Flutter goes 1.17

Flutter is Google’s open source mobile UI framework for crafting  native interfaces on iOS and Android and this new release is the first stable release of 2020.

Flutter 1.17 includes Metal support for faster iOS performance, new Material components, new Network tracking tooling and is full of fixes – with an unprecedented 6,339 issues closed since the previous stable release.

According to Chris Sells, Product Manager, Flutter developer experience, the major focus of this release has been on performance and memory improvements. He claims:

Just by upgrading your app to this release, your users should see faster animations, smaller apps and lower memory utilization. In this release, you’ll see a 20%-37% speedup for the default navigation case (opaque routes with no transparency). You’ll also see up to a 40% reduction in CPU/GPU usage for simple iOS animations, depending on the hardware.

Thanks to bug fixes, the release has achieved a  considerable app size improvement – for example, the Flutter Gallery sample for Android which was 9.6MB at the end of 2019 and is now 8.1MB, which is an 18.5% reduction. There is also a reduction in memory usage with a a 70% memory reduction in fast scrolling through large images, which can also result in a performance increase depending on how much memory the device has.

For iOS the biggest performance improvements come from support for Metal which is now used by default in Flutter and increases app speed by 50% on average. For devices that don’t support Metal fully (those prior to the A7 processor or those running iOS versions prior to 10), Flutter continues to use OpenGL which provide native rendering speeds for older devices. The speed improvement thanks to Metal can be see in this chart of frame rendering time in which shorter bars are better:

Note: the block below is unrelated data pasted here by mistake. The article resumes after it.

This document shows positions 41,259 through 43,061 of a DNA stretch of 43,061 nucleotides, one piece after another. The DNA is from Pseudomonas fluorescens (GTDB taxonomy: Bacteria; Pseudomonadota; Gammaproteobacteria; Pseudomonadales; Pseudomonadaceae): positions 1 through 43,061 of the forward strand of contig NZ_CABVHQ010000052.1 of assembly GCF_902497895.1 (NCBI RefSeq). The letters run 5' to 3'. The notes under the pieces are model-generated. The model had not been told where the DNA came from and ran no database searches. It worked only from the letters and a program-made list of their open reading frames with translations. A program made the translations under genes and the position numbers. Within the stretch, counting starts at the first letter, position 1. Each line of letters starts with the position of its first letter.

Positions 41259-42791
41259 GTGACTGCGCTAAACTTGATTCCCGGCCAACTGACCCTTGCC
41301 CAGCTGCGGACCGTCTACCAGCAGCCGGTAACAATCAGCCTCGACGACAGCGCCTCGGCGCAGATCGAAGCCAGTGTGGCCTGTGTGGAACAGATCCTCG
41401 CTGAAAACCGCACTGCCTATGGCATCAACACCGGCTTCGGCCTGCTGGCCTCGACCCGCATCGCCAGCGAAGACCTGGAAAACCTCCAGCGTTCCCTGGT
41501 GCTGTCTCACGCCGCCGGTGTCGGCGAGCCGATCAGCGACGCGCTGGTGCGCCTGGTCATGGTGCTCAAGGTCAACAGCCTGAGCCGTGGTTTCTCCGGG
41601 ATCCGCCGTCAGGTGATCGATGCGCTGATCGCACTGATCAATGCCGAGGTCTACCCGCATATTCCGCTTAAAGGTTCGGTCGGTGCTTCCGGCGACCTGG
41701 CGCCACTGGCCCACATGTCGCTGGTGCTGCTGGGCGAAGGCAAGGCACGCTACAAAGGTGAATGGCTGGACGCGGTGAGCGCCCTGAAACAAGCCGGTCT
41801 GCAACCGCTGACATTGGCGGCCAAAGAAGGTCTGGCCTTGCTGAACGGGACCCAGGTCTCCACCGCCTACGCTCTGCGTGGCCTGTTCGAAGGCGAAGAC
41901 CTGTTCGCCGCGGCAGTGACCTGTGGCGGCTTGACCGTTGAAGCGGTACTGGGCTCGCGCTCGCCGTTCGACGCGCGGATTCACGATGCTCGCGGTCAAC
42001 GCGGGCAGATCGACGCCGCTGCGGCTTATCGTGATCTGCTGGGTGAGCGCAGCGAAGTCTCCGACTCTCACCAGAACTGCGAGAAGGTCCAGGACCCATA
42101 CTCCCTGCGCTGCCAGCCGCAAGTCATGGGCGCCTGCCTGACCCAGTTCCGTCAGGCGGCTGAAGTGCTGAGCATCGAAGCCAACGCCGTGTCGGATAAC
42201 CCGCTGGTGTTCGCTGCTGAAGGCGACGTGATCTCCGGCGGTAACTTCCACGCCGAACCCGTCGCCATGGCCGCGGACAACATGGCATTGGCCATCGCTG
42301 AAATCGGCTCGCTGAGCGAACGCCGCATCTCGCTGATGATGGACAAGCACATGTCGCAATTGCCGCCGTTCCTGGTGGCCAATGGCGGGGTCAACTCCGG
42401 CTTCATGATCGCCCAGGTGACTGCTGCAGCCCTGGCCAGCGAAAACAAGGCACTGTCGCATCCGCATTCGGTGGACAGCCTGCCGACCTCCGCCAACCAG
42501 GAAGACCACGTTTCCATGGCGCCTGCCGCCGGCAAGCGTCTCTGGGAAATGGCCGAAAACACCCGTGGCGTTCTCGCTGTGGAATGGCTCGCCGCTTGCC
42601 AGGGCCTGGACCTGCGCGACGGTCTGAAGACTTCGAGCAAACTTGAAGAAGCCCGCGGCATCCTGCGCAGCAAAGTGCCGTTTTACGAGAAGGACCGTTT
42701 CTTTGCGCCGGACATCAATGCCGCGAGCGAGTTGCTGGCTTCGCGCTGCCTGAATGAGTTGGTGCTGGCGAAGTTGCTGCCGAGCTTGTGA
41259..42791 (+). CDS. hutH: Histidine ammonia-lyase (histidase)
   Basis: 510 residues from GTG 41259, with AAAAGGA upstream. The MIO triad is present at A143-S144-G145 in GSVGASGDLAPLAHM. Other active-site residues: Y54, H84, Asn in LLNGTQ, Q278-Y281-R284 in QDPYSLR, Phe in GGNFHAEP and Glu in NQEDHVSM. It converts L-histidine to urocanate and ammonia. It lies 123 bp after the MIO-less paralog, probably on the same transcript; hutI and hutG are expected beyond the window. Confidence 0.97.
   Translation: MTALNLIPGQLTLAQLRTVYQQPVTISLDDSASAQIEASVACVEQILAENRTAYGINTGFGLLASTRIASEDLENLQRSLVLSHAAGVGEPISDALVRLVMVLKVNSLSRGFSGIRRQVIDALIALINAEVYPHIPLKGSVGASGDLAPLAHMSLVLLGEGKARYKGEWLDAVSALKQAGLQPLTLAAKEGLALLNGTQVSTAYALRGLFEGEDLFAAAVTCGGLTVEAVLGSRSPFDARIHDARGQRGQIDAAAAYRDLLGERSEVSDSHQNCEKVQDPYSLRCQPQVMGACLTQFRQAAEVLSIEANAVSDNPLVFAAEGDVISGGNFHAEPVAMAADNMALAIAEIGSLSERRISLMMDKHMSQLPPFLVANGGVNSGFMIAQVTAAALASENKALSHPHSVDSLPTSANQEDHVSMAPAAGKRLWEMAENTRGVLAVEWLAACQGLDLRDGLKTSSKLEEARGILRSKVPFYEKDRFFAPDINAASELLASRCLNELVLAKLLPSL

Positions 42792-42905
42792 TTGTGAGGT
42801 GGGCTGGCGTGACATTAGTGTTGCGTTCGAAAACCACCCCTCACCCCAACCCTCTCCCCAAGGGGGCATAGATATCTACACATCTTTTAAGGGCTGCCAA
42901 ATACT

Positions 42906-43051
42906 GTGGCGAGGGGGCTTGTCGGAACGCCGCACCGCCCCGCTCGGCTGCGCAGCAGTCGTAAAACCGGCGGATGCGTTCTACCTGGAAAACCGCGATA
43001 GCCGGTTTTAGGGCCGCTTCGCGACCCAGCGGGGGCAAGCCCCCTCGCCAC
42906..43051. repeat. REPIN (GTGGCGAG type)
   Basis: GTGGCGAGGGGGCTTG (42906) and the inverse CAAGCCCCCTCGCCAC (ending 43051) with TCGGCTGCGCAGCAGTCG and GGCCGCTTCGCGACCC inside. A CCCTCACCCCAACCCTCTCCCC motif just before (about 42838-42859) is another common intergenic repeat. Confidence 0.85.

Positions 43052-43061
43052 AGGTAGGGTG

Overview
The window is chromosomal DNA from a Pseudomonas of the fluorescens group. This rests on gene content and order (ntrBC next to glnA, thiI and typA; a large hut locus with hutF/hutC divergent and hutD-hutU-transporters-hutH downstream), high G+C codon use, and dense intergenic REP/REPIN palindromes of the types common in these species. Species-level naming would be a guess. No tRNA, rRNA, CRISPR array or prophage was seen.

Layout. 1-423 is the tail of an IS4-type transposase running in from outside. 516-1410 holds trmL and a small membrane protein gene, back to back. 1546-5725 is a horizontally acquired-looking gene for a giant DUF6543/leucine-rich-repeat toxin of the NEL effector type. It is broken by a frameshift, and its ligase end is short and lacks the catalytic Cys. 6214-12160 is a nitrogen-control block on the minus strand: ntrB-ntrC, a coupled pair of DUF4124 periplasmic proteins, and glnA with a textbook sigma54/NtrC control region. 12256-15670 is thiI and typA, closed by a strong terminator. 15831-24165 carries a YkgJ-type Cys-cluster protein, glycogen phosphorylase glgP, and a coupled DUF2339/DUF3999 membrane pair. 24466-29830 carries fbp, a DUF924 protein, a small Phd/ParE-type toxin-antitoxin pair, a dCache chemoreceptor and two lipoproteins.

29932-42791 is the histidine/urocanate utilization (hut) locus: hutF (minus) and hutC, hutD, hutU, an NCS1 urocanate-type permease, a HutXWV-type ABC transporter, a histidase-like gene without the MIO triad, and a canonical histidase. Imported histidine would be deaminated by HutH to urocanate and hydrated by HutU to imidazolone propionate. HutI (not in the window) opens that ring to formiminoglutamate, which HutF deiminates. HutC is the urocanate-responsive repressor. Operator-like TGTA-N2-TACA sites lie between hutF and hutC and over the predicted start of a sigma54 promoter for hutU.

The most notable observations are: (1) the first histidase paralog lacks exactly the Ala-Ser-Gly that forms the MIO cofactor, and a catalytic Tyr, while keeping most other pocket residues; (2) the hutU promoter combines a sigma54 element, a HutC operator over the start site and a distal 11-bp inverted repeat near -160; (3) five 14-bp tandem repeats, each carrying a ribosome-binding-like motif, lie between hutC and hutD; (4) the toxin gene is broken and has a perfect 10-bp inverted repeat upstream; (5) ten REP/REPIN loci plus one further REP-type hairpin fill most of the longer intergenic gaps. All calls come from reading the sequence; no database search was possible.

The new Material components include NavigationRail, a widget that provides a new responsive app navigation model and easily swaps in for BottomNavigator and is, therefore, a good candidate for apps that switch between mobile and desktop. In addition DatePicker has been redesigned with new Material guidelines, visuals, and inputs. 

The new Network tab is part of the pre-relase version of Dart DevTools implemented with Flutter. Once the record button is selected, it shows you network traffic for your Flutter app and also makes it easy to enable network traffic logging immediately  you start your app.

This release also adds support for an experimental “fast start” option, which lets you start your Flutter app debugging as much as 70% faster when targeting Android. Another change if you’re targeting Android is that AndroidX is now the only option when creating a new Flutter project. 

Sells concludes his post on Flutter 1.17 saying:

Flutter brings with it the promise of solving a problem that our industry has wrestled with for decades: how can you build great apps from a single source code base across multiple platforms? With all of the power and capability that Flutter provides, we think we’re on a good path to answer that question. 

Chris Sells, Product Manager, Flutter developer experience,

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